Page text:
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My kitten won't stop ripping the corners of doors carpets?

Hi guys

I sent an email pleading help a few months ago but to date I haven't received a reply. I understand you are extremely busy but I really need some advice and help please🙏🏻😭. Our adopted kitten 10 months old won't stop ripping the carpets and scratching the corner of my bed but she has a massive house with scratching boards all over. I really need advice as to why she is sooo mental. I called & emailed RSPCA where we adopted her from but they never bothered to reply. She is getting worse ripping any corners of doors and walls cupboard doors. She is a short hair domestic breed. Thnx very much let's hope u can help us 😭😖🙏🏻


2 Answers


Hi FitnessBunny39

Sorry for the delay. We have sent your query through for an answer which we will try and get to you as soon as possible.




Great work adopting an RSPCA rescue kitten! The good news is that she is perfectly normal. Cats of all breeds can be very active and mischievous in their juvenile stage if their instinctive need for investigative, predatory and playful activity are not met.

The juvenile stage ends between about six and twelve months of age. During the juvenile stage cats become more independent and seek to learn through play, exercise and social contact. Providing these needs means that undesirable behaviour such as destructive exploration, scratching and overly exuberant activity are less likely to occur.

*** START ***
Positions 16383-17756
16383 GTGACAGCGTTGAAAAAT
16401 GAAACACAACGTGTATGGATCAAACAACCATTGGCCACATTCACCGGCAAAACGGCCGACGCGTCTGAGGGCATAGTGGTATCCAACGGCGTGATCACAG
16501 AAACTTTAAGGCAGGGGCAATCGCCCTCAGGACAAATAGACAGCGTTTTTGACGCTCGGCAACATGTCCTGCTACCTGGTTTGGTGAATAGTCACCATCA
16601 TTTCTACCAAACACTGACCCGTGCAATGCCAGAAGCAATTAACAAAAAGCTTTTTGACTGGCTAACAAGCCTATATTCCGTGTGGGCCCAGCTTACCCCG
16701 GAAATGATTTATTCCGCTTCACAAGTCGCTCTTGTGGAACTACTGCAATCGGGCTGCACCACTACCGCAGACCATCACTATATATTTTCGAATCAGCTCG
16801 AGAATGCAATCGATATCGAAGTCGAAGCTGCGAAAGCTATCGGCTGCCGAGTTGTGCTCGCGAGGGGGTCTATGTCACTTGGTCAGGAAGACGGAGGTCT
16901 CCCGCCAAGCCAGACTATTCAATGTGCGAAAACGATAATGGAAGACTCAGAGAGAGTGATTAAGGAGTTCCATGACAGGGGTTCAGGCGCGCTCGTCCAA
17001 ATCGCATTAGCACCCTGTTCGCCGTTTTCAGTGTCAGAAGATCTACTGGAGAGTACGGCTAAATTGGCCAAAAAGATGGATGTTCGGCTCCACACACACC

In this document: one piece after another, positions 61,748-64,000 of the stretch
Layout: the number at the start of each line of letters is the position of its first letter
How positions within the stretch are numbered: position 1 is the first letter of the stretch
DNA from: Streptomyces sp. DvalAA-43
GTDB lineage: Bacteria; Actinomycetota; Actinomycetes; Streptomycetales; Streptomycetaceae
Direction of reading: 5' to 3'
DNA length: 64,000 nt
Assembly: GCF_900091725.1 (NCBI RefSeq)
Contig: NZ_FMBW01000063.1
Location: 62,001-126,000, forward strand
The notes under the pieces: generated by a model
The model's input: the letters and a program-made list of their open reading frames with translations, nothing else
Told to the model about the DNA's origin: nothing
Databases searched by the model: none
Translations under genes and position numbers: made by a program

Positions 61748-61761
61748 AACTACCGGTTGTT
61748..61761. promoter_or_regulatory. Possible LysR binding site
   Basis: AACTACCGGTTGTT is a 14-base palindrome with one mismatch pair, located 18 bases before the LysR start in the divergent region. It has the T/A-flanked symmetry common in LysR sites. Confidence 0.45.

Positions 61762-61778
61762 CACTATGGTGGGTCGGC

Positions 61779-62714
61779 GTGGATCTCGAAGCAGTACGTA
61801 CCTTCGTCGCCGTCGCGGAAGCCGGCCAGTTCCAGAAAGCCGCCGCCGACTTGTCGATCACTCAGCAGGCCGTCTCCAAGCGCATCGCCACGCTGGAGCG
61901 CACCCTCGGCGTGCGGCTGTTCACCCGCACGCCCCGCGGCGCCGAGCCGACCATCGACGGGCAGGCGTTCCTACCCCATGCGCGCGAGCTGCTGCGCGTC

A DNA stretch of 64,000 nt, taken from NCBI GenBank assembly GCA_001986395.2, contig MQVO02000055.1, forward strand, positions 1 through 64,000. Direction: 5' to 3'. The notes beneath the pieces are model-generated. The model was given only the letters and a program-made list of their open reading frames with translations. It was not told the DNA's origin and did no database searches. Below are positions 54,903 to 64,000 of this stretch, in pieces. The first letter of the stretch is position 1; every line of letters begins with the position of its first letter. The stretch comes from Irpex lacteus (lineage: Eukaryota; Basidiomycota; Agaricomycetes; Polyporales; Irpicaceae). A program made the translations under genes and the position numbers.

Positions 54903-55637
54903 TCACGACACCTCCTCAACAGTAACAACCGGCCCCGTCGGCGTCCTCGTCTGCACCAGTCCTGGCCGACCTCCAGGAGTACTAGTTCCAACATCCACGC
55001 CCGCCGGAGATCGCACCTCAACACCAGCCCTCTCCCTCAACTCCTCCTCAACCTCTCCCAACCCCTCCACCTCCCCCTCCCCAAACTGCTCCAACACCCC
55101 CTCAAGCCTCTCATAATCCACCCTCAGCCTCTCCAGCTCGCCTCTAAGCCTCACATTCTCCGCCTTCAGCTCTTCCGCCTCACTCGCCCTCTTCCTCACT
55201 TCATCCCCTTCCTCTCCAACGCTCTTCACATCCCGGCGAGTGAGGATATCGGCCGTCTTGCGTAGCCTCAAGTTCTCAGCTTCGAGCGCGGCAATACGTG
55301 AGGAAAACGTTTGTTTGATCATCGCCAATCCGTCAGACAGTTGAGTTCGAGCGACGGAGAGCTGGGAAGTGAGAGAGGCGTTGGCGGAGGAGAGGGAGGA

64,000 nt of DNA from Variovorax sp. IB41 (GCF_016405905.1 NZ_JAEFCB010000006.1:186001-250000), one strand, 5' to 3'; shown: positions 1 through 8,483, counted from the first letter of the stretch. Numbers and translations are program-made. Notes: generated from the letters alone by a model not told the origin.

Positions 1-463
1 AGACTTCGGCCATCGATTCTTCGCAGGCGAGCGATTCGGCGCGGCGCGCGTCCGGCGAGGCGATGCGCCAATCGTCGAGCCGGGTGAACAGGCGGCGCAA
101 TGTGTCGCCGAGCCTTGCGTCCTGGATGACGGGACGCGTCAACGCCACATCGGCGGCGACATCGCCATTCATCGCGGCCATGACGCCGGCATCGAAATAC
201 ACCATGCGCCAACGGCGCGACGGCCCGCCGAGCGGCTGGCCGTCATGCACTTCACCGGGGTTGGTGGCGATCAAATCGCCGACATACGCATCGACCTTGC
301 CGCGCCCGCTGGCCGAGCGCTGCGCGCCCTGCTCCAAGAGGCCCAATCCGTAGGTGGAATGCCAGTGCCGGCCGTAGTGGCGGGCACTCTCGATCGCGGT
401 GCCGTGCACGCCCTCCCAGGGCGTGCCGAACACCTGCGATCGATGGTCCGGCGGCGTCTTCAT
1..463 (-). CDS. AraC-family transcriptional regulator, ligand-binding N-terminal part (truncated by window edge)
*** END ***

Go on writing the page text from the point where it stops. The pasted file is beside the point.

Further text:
You’re on the right track, kittens should be provided with scratching posts but they also need toys for self-play and play with you. A nursery or play centre with perches, ledges, dangling toys and a variety of surfaces for scratching can be either purchased or made at home. Toys don’t have to cost the earth with cardboard boxes or paper bags providing hours of fun. Predation is a highly innate behaviour in cats so play sessions with you should provide some form of chasing and pouncing at targets. Battery operated toys, walnuts or ping-pong balls work well. Try toys that dangle from doors or scratching posts or toys on springs. Interactive play with yourself is usually one of the best outlets for kittens. Interactive toys such as wands, ropes and sticks with toys dangling from the end work very well.

Finally, toys are great but remember that they shouldn’t be so small or fragile that they can be chewed and swallowed. Be very diligent about keeping string, hair ties and thread away from cats and be mindful of Christmas decorations that may be appearing soon – they can be ingested and cause intestinal obstructions.


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